I worked on a jigsaw puzzle and was struck at all the parallels to organizational change:

  • Even when you have a vision (the box) and know all the pieces are there, it is still sometimes difficult to believe that it will all come together.
  • It is challenging to know what to do next after finishing the frame – you often believe there is a “right” answer when really the next thing to do is just to begin somewhere.
  • There are many pieces required to realize the vision (in this case, 1000 of them) and all are equally important.
  • When you get stuck –as you will – it’s best to move on to another piece of the puzzle and keep making progress elsewhere. I didn’t work on all the sections simultaneously, rather finished one image at a time.
  • Oftentimes, moving around to view the pieces from a different perspective helps immensely, as does walking away from it and coming back later. I was able to easily find several pieces in the morning that eluded me the night before.
  • Small details often seem insignificant at first but then later prove to be just what you needed to make a connection.
  • I was convinced that a piece was missing – which it wasn’t – but, like change, it sometimes seems like the task is impossible.
  • Change takes time. Even with the vision set and all the pieces assembled – which of course never happens in real life – it took several days to finish.

Putting together a jigsaw puzzle can be a good change exercise for your staff. Leave a puzzle out on in a common space and then ask people to reflect on the lessons learned after it is assembled. The fact that a simple exercise is challenging could give them some perspective on how to persevere and give you shared language to use in your change journey.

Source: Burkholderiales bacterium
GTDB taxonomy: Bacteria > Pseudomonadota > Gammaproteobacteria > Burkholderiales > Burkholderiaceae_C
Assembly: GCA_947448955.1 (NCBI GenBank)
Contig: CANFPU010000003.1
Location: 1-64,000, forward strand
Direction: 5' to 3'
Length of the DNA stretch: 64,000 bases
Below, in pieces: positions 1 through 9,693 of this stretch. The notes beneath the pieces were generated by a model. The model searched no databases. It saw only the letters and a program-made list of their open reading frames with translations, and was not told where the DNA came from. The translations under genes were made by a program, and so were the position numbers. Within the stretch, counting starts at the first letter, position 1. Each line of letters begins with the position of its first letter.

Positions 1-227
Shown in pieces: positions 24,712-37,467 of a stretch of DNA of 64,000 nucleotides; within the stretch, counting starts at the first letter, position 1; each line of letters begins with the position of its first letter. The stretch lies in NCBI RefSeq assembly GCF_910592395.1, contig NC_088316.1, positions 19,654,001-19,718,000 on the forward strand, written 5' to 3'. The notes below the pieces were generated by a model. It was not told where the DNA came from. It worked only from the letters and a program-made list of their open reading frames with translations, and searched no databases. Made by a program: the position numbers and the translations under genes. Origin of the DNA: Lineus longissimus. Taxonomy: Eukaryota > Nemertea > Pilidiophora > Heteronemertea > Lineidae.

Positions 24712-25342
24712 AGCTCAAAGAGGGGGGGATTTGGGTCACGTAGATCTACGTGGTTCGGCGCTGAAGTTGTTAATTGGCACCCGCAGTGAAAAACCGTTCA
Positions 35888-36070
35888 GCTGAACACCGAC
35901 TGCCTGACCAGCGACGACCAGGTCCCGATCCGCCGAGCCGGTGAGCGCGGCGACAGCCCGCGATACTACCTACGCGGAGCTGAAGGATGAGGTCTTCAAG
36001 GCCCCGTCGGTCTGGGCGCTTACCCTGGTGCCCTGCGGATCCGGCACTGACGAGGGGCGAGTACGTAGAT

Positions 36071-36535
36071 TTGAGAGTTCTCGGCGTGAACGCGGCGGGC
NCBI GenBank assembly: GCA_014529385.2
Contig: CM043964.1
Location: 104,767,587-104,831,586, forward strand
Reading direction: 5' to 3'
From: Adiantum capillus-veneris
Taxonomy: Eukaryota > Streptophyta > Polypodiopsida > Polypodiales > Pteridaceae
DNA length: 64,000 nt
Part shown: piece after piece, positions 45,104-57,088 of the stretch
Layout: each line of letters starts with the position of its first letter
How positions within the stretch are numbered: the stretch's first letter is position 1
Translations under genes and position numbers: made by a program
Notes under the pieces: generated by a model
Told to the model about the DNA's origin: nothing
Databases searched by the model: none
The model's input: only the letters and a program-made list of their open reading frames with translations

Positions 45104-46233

Anyone find the piece with blue sky and a red tab on top?

Just begin!
The missing piece — that wasn’t missing
Keep making progress where you can
The end is in sight!

 

About the Author leadership dots by dr. beth triplett

I'm the chief connector at leadership dots where I serve as "the string" for individuals and organizations. Like stringing pearls together to make a necklace, "being the string" is an intentional way of thinking and behaving – making linkages between things that otherwise appear random or unconnected – whether that be supervising a staff, completing a dissertation or advancing a project in the workplace. I share daily leadership dots on my blog to provide examples of “the string” in action. I use the string philosophy through coaching, consulting and teaching to help others build capacity in themselves and their organizations. I craft analogies and metaphors that help people comprehend complex topics and understand their role in the system. My favorite work involves helping those new to supervision or newly promoted supervisors build confidence and learn the skills necessary to effectively lead their team.

Leave a Reply

Fill in your details below or click an icon to log in:

WordPress.com Logo

You are commenting using your WordPress.com account. Log Out /  Change )

Google photo

You are commenting using your Google account. Log Out /  Change )

Twitter picture

You are commenting using your Twitter account. Log Out /  Change )

Facebook photo

You are commenting using your Facebook account. Log Out /  Change )

Connecting to %s

This site uses Akismet to reduce spam. Learn how your comment data is processed.

%d bloggers like this: